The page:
IBM has announced plans to invest $100m (£62m) in mobile technology and services over the next five years.
The company intends to develop mobile technology that allows people to access the internet and manage business transactions as easily as they do on a personal computer.
One particular strategy is to automate devices with GPS location technology and calendar integration to enable on-the-go staff to access and manage relevant business applications regardless of their whereabouts and availability.
IBM claimed that this will save enterprises having to disseminate information to thousands of staff handsets.
"With high penetration, simple user interfaces and significant cost advantages for end users, mobile telephony holds the future of communication and the exchange of information for the enterprise," said Guruduth Banavar, mobile communications research director at IBM, in a statement.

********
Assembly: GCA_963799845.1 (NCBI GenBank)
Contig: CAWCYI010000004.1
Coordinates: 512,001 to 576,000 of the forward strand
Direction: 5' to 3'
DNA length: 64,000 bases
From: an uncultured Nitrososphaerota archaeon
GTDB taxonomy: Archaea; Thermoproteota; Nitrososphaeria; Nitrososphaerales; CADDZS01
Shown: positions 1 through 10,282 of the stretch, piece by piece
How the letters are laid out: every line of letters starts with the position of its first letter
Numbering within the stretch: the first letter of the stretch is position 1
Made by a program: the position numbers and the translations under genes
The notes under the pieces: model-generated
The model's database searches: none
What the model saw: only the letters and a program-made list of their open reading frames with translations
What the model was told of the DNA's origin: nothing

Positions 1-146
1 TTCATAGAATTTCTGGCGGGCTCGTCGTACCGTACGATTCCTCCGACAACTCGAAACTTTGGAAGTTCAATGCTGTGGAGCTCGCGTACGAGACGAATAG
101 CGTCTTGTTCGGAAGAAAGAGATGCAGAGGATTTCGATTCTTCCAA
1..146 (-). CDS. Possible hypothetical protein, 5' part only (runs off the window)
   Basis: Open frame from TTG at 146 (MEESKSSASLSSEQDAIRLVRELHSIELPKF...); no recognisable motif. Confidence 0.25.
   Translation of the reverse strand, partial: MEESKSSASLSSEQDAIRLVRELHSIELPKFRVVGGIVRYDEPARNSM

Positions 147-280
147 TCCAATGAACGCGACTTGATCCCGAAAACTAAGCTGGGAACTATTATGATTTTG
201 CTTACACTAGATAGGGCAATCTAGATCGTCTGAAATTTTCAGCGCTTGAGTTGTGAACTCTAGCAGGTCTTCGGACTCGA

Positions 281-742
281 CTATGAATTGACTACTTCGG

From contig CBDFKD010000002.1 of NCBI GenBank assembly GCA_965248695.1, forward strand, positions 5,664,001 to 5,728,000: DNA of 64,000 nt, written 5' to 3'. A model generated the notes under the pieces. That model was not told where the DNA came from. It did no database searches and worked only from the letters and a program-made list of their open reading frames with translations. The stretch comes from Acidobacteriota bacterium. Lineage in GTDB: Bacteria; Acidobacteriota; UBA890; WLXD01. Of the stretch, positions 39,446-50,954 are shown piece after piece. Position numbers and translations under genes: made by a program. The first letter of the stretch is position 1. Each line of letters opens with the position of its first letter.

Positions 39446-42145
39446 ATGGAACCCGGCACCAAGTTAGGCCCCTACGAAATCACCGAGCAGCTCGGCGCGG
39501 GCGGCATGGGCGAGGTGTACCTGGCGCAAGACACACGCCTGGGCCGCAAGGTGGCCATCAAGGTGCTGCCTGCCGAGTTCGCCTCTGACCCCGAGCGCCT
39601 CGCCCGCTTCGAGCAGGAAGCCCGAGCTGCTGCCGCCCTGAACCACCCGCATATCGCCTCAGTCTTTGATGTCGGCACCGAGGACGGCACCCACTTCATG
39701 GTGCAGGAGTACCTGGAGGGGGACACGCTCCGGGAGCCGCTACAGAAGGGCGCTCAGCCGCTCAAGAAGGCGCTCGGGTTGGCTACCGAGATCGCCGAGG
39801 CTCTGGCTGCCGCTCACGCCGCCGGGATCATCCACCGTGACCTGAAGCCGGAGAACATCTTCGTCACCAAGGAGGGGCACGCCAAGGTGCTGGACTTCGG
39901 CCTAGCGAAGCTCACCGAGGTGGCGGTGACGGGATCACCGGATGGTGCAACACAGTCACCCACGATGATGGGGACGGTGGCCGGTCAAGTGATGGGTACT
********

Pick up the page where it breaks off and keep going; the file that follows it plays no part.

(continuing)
The company is targeting the mobile market because it expects growth to be large. IBM's Institute for Business Value believes that the number of mobile users worldwide will have grown by 191 per cent from 2006 to 2011 to reach approximately one billion. The firm will also use its credibility with enterprises to push forward the mobile platforms.
IBM reported earnings of $2.3bn (£1.4bn) in the first quarter of 2009, a one per cent decrease on the same period last year, which it said was due to a long-term strategic focus on software and services. Many of the firm's competitors, meanwhile, have announced large-scale losses.
The mobile strategy will particularly target emerging markets, which have accounted for a four per cent revenue growth for IBM since last year.
"For the 83 per cent of the world that does not have easy access to the web via PCs, IBM is helping mobile phone users become more productive," said a company statement.
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